‘But twenty years ago, far from Neverness, Mallory Ringess led a pack of lightships out into the galaxy. He divided the pilots against themselves, and there was war.’

‘But Mallory Ringess has disappeared,’ Lord Nikolos observed. ‘Perhaps he is dead.’

At this, Danlo drew in a breath of air and slowly let it out. He stood very still, letting his eyes move back and forth between Mer Tadeo and Lord Nikolos.

Mer Tadeo nodded his head. ‘Perhaps. But the idea of Mallory Ringess is very much alive. The ideal. It’s our fear that with the Order weakened, this ideal will divide the Civilized Worlds. And then there would be real war. War such as we’ve never seen since the Holocaust on Old Earth.’

Although Lord Nikolos must have dismissed Mer Tadeo’s fears as improbabilities and useless speculation, others did not. Kagami Ito and Valentina Morven and various merchants near them stood about discussing the War of the Faces and other wars that had left their mark on the Civilized Worlds. And then Mer Tadeo glanced down at a little colour clock set into the gold ring that he wore around his little finger. Quite abruptly, he clapped his hands and announced, ‘Pilots and Professionals, Ambassadors and Honoured Guests—it’s nearly time. If you would fill your cups I would like to present a toast.’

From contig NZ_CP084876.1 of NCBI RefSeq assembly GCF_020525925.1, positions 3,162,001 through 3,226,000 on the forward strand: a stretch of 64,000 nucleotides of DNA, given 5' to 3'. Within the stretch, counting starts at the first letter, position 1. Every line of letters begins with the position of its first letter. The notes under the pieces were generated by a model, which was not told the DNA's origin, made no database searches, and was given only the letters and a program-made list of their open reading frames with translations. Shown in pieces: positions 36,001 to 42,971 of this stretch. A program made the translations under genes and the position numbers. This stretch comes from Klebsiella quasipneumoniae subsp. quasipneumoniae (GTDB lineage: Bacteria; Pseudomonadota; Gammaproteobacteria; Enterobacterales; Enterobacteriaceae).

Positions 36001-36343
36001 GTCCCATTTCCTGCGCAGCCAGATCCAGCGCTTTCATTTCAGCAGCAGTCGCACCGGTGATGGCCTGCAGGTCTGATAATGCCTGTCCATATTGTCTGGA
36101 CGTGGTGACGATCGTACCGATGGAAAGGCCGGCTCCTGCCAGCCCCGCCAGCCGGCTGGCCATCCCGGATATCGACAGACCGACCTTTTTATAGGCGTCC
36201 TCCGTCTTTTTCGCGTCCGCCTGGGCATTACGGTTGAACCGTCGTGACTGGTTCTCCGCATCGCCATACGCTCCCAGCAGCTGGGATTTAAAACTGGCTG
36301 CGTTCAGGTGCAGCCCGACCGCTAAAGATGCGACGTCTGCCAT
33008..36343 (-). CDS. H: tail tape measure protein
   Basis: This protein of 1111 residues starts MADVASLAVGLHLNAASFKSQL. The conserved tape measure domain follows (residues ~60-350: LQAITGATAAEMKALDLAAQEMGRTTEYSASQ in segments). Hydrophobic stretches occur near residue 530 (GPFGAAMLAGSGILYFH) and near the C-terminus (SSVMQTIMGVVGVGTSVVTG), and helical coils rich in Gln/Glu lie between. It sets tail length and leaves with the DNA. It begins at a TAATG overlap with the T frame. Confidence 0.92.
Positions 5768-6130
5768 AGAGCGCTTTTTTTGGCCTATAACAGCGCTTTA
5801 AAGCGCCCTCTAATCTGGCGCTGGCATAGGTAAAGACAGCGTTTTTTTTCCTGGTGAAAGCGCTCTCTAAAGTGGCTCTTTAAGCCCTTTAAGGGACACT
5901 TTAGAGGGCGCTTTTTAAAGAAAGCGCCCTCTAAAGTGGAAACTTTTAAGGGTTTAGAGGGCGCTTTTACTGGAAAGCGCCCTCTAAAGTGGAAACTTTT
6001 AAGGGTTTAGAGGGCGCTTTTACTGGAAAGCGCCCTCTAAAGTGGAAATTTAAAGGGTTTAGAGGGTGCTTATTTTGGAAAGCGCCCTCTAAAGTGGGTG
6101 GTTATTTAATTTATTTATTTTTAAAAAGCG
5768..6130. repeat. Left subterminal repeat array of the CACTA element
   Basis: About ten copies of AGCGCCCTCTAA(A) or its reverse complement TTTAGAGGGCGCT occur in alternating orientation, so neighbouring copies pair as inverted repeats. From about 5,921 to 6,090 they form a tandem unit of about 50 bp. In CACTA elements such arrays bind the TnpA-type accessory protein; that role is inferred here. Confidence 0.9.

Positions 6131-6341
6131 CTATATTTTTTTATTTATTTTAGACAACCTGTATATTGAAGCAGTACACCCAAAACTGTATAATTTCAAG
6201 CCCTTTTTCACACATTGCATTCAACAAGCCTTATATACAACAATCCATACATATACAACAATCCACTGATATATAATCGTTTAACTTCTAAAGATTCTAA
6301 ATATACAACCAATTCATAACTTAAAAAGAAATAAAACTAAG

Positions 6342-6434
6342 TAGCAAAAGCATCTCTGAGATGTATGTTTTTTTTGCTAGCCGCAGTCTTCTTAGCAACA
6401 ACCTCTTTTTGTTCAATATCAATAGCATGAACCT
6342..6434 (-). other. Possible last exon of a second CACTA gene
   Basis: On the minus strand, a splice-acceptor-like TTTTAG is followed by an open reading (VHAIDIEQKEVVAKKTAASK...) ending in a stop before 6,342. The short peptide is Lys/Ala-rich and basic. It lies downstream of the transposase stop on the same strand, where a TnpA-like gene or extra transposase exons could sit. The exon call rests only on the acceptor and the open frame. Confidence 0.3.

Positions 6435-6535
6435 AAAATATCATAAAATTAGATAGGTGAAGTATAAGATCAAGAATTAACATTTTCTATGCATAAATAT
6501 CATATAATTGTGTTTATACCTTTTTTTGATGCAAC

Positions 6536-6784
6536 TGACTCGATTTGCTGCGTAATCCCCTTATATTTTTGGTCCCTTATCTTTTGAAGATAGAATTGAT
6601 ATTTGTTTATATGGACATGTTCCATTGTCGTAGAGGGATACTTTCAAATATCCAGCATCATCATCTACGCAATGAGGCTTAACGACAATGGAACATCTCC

Just then, from across the lawns of Mer Tadeo’s estate, the music pools ceased playing their wonderful melodies and began booming out a huge sound as if they were nothing more than liquid, golden gongs. The cool air reverberated with this sound, and ten thousand people, all at once, looked eastward up into the sky. Then they began to crowd the various fountains in their haste to fill their wine goblets. Kagami Ito, the Sonderval, and the others near Danlo began to melt into the crowd, surging toward the Fountain of Fortune. In moments he was surrounded by people whom he did not know. Caught in this crush of bodies were servants carrying platters of food: cultured meats and cakes and fairy food, chillies and cheeses and cold vegetable compotes and the hundreds of exotic fruits for which Farfara is justly famous. Most of these servants, he saw, had red hair and fair skin and pale, blue eyes. They had been recruited on Thorskalle and brought to Farfara to serve the wealthier merchants. Of course, all the native–born of Farfara are merchants, but few live on estates, and fewer still in palaces as grand as Mer Tadeo’s. Many thousands of years earlier, during the First Wave of the Swarming, Farfara had been founded as a planetary corporation, each of its citizens holding an equal number of shares in the wealth of the planet: the computers, robots, and the information pools that they used to get their living from the rich, untouched lands. Over the millennia, numerous people for numerous reasons had sold their shares for too little recompense, and their reduced children had done the same. And their children’s children. By the time Mer Tadeo’s ancestors had built the Marar estate, perhaps nine tenths of the planet’s wealth had concentrated in the hands of the Hundred Families. By law, no merchant was permitted to sell or mortgage all of his (or her) shares, and so even the poorest people retained a fixed minimum ownership of the planet Farfara. This entitled the manswarms to live in the tent cities along the banks of the Istas River, or in huts in the mountains, or in tiny clary domes on the mud plains of Farfara’s three continents where once there had been lush green forests; it entitled them to drugs and the use of brain machines to distract their souls; it entitled them to clothing and the bowls of yellow amaranth with which they nourished their bodies—but little more. Even the poorest of the poor, however, still took pride in being shareholders, and they would not suffer themselves to serve on any of the Hundred Estates. And so Mer Tadeo and other merchants of his class sent to Thorskalle for their servants. They paid them not with planetary shares, but with money, so much money that each servant would return to Thorskalle rich enough to live like a prince and hire servants of his own. It might be thought that these fortunate youths—none was older than Danlo—would be grateful for such a chance, but they were not. In fact, they seemed resentful and sullen. With their frigid eyes they cast evil looks at any merchant so bold as to ask for a plate of pepper nuts or a mug of coffee. Now that Mer Tadeo had called for a toast, many of the servants bore trays of crystal wine glasses, which they took care to breathe on or smudge with their fingerprints before slapping them into the merchants’ outstretched hands. After Danlo had finally received his goblet, he made his way toward the fountain’s western quadrant where the crowd was the thinnest. And then, among the smells of flowers and wine, silk and sweat, he smelled the terrible quick essence of kana oil perfume. It was a smell with which he was utterly familiar. As if he were an animal in a dark forest, he froze into motionlessness and let the swarms of people push past him. He sniffed at the air, turning his head left and right. The scent of kana oil seemed strongest northward, upwind in the direction of Istas River. He drank in this memorable scent, letting the cool evening air fill his nostrils. He turned away from the fountain, then, and began moving toward the retaining wall at the edge of Mer Tadeo’s estate. Almost immediately, as the crowd thinned out, he saw a man standing alone by the wall. He was a warrior–poet dressed in an evening shirt and silk cloak of a hundred shimmering colours. And he reeked of kana oil; all warrior–poets. Danlo remembered, wore kana oil perfumes to quicken the urge toward life and death.